The Worland Family in America and Beyond

I began my life in the Puget Sound area of Washington State, on an island filled with forests and wild rhododendrons. I was separated from my Worland family there at an early age. Recently, I was reunited with my family and learned of my heritage. And so, this journey to know my ancestors began. The Worlands, Gideons, Newtons, Conards... they were the colonists, the settlers, the pioneers. They fought in the American Revolution, the War of 1812, the Civil War. This is their story, and the story of a nation. -Deci Worland MacKinnon

Sunday, November 29, 2009

Gwynedd and North Wales, Pennsylvania

North Wales is a borough in Montgomery County, Pennsylvania. It is a suburb of Philadelphia, Pennsylvania and is one of the three historic population centers that make up the North Penn Valley. The population was 3,342 at the 2000 census.
As its name suggests, North Wales was settled by Welsh immigrants who named it after North Wales in Wales. Part of a 1702 William Penn land grant, this rich farming country was given the name "Gwynedd" for the homeland of the earliest settlers and it began as a pastoral village in agricultural Gwynedd Township. In 1741, Gwynedd contained 93 taxables, and Montgomery township 54.

The Welsh Tract, also called the Welsh Barony, was a portion of the U.S. state of Pennsylvania settled largely by Welsh-speaking Quakers. It covers 40,000 acres to the west of Philadelphia. The original settlers, led by John Roberts, negotiated with William Penn in 1684 to constitute the Tract as a separate county whose local government would use the Welsh language, since many of the settlers spoke no English. Notwithstanding this agreement, by the 1690s the land had already been partitioned into different counties, despite appeals from the Welsh settlers, and the Tract never gained self-government.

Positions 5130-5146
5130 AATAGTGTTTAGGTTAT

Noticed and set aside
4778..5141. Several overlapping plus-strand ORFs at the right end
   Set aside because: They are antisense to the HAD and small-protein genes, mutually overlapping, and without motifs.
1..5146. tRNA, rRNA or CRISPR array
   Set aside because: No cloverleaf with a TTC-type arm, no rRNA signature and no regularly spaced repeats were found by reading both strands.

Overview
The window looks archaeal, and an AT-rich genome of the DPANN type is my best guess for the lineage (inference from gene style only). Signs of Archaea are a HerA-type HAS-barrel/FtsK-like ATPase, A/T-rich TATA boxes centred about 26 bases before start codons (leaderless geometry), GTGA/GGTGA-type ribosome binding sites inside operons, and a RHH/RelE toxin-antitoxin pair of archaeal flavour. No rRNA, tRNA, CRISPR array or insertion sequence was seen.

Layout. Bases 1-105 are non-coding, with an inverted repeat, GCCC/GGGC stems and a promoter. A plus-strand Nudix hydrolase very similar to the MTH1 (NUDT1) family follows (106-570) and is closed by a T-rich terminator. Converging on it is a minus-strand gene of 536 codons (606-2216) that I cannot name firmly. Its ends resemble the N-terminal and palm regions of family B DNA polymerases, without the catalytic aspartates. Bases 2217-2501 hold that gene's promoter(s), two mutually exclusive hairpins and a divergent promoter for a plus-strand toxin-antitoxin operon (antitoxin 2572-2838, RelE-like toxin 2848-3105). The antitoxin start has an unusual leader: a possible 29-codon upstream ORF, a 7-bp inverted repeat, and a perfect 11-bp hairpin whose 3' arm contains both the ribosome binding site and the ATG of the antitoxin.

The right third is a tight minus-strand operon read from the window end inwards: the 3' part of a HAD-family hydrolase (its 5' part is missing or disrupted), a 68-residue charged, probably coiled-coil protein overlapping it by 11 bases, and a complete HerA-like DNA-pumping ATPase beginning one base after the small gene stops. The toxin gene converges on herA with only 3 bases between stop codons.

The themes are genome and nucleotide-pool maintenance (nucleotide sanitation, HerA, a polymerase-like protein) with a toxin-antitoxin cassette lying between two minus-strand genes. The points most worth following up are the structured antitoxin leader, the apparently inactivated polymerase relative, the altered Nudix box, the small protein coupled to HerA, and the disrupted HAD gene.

The area is now part of Montgomery, Chester, and Delaware counties. Many towns in the area still bear Welsh names. Some, such as Lower Merion, Upper Merion, Bala Cynwyd, Radnor and Haverford Township, are named after places in Wales. Others, such as Tredyffrin or Uwchlan, have independent Welsh names. Some communities in the area that formerly comprised the Welsh Tract were subsequently given Welsh names. Among these were Gladwyne, formerly "Merion Square" (which was given its new name in 1891 in order to imitate the stylish Welsh names of adjoining towns, although the name is meaningless in Welsh), and Bryn Mawr, formerly "Humphreysville" (which was renamed in 1869).

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